Jump to Navigation
Jump to Content

Chamber of Commerce v. Department of the Interior

Citation: 8 ELR 20054
No. No. 77-1573, 439 F. Supp. 762/10 ERC 1929/(D.D.C., 11/03/1977)

The court rules that plaintiff lacks standing to challenge the Department of the Interior's failure to prepare an environmental impact statement (EIS) in connection with comments and testimony submitted to a congressional committee considering Alaskan lands legislation. Plaintiff's lack of opportunity to comment on the Department's submissions does not constitute the requisite showing of injury-in-fact because such comments would have at best only a speculative impact on the shape of the enactments, if any, which finally emerge from the legislative process. Although this threshold determination terminates the lawsuit, the court touches upon other issues raised by the complaint. Plaintiff's request for an injunction against the transmission of departmental comments, were it properly before the court, would be tantamount to a request for a judicially-imposed halt to congressional deliberations and would risk breaching the constitutional separation of powers. Plaintiff's request for a declaratory judgment to the effect that the departmental comments are violative of the National Environmental Policy Act would also be denied. If, in light of such a declaratory judgment, Congress were to delay its consideration of the comments pending completion of an EIS, the declaratory order would assume the constitutionally suspect dimensions of injunctive relief. On the other hand, if Congress were to proceed despite the lack of an EIS, the court's judgment would be reduced to a gratuitous gesture, and any subsequent EIS would be a waste of administrative time and effort. The court concludes that if there is any relief available to plaintiffs, it will have to come from Congress rather than the judiciary.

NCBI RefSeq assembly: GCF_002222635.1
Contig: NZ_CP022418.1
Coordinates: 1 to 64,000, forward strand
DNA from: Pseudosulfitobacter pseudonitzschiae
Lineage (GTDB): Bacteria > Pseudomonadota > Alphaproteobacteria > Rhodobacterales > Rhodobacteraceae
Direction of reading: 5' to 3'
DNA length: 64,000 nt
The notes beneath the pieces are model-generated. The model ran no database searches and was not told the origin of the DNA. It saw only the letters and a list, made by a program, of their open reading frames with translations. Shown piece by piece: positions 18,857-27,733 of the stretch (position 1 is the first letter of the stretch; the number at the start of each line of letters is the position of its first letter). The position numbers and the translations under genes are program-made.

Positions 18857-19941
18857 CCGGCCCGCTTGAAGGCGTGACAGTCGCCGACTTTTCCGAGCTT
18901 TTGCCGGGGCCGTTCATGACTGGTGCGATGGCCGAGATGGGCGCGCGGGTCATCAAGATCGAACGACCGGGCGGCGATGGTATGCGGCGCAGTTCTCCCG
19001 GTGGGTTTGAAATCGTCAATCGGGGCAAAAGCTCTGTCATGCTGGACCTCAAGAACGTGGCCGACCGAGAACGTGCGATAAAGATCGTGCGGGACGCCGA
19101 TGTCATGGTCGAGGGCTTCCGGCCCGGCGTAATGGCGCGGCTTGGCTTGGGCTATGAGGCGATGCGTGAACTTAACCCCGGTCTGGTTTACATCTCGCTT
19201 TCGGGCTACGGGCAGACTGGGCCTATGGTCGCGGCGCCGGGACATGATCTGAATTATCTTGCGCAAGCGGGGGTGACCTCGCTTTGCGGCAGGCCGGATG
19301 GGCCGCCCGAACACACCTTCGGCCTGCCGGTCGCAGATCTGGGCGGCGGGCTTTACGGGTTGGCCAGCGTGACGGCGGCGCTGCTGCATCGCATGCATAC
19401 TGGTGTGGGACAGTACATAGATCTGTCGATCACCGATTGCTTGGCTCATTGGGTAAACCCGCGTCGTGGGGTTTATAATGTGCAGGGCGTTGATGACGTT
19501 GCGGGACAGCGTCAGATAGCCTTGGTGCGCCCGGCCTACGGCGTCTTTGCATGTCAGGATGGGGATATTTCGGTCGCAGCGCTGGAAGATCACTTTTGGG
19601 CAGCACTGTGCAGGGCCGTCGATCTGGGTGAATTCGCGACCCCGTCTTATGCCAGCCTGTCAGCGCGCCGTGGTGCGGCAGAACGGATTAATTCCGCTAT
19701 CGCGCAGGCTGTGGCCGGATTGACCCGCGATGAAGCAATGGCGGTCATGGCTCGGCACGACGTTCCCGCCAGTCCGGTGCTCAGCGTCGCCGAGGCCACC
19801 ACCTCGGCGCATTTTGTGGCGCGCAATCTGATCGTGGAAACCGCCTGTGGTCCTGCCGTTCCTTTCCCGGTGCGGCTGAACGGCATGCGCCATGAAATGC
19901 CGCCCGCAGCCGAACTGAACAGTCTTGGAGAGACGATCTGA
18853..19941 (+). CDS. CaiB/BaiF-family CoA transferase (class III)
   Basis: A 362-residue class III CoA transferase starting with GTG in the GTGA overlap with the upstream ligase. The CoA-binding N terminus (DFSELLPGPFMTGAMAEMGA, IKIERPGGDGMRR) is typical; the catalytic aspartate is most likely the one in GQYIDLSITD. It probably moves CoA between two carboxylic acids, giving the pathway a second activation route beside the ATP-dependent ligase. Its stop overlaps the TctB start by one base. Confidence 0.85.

Counsel for Plaintiff
Ben W. Cotten
Cotten, Day & Doyle
1212 Ring Bldg., 1200 18th St. NW, Washington DC 20036
(202) 659-9509

Counsel for Defendant
Irwin L. Schroeder
Department of Justice, Washington DC 20530
(202) 739-2730